“Afghanistan is a complex place to work. After decades of war, trust is hard to build. These are places where Medair had already done the challenging work of building relationships and making connections,” Hale says.

MWC and MCC: The way of the open palm, peacebuilding at the UN

Intern moves from depression to hope

 by Thien Phuoc Quang Tran

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Thien Phuoc Quang Tran is from Ho Chi Minh City, Vietnam. His sign reads “Arriving, I feel hopeful.” Photo: MCC/Diana Williams

NEW YORK, NY—Growing up as a preacher’s son, I was immersed in Christian values. Every memory I have revolves around Vietnamese Mennonite Church (VMC) in Ho Chi Minh City. I learned the way of Christ—to love my neighbours and to give to the poor.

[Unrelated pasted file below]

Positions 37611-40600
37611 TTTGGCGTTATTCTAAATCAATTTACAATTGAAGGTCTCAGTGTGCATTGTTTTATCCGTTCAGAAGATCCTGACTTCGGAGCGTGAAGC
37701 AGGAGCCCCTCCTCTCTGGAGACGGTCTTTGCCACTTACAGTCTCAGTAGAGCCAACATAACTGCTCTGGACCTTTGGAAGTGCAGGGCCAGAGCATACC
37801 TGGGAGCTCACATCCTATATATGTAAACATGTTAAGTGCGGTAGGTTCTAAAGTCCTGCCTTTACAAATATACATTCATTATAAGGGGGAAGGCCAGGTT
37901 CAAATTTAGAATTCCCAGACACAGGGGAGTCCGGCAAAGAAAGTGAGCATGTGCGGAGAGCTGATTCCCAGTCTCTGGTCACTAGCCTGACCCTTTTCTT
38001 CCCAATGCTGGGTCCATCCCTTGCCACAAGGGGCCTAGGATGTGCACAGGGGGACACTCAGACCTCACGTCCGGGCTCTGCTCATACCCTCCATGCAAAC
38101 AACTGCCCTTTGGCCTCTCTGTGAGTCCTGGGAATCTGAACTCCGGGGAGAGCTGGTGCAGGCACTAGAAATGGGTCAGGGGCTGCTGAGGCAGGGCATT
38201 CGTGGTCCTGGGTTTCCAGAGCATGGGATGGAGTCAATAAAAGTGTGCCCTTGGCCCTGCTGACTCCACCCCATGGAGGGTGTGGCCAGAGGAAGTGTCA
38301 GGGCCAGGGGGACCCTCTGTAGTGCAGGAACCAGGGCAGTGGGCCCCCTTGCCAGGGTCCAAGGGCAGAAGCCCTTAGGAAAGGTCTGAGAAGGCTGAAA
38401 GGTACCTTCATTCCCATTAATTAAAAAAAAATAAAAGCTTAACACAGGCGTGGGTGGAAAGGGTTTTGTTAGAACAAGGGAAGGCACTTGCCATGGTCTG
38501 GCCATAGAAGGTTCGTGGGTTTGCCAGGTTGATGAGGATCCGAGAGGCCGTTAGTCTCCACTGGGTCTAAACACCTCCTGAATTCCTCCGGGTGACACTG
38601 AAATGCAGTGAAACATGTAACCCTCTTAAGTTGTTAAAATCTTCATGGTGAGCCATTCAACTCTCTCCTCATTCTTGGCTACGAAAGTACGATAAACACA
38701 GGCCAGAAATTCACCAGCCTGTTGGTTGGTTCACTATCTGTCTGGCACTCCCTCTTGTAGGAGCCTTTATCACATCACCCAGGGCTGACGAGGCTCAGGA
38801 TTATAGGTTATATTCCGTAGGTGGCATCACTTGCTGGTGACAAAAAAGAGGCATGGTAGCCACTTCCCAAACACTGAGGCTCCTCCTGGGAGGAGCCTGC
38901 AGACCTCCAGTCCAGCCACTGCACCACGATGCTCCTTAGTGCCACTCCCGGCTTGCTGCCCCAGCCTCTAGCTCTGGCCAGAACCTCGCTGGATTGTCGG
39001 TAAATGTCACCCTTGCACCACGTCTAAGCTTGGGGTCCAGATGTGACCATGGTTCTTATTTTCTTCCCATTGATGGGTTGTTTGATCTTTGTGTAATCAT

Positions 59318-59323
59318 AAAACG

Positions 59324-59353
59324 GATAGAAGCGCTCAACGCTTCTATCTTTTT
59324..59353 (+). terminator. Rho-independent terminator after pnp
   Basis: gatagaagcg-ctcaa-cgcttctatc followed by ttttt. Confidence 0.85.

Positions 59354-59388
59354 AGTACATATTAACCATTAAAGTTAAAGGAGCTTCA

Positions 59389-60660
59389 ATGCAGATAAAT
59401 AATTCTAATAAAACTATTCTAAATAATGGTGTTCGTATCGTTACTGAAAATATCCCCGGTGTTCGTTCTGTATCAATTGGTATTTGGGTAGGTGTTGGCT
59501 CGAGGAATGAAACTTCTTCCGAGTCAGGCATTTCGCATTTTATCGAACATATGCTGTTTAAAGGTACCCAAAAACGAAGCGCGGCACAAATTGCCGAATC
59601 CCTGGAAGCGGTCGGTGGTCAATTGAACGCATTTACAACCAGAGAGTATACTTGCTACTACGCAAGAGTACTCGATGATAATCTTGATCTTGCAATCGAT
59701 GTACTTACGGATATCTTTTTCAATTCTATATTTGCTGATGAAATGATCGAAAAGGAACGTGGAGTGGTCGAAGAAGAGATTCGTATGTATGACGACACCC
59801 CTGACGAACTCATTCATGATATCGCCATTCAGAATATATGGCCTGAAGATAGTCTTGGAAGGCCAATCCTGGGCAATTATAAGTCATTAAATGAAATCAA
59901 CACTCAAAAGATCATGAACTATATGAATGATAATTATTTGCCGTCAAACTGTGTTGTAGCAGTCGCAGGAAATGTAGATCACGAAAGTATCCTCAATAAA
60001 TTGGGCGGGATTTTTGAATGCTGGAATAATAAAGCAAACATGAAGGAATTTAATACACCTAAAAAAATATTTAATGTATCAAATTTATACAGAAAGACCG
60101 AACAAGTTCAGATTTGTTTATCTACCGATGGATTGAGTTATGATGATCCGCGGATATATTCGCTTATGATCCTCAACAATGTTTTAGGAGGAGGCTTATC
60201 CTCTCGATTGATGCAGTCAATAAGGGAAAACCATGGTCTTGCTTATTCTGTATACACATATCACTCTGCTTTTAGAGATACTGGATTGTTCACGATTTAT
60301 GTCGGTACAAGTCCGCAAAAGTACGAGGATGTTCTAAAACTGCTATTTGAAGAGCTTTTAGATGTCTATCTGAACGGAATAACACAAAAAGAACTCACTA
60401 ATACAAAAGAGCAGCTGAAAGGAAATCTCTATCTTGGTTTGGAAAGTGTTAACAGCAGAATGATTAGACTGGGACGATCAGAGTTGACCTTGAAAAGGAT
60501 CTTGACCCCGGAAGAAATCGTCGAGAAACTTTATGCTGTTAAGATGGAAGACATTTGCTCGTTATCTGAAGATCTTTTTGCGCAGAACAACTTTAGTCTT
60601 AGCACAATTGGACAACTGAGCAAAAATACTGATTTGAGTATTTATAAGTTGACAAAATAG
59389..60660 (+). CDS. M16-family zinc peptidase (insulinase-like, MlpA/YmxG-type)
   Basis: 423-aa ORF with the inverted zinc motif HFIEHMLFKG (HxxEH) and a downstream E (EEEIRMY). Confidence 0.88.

In Vietnam, we have a philosophy called “the way of the open palm.” The palm facing up is a non-threatening gesture, reminiscent of the pleading gesture of a beggar. The person being addressed will not feel threatened by the gesture, and it is used universally as a way of greeting. As a Christian, I am also familiar with the image of God’s open hands.

When I first came to New York to start my one-year internship as the MWC/International Volunteer Exchange Program intern at MCC United Nations office, I had a reality check.

At the UN people talk about imposing sanctions on the Democratic People’s Republic of Korea (DPRK), also known as North Korea, military interventions in Syria and conflict in the Democratic Republic of Congo. I was depressed; there were too many atrocities and they were too horrific.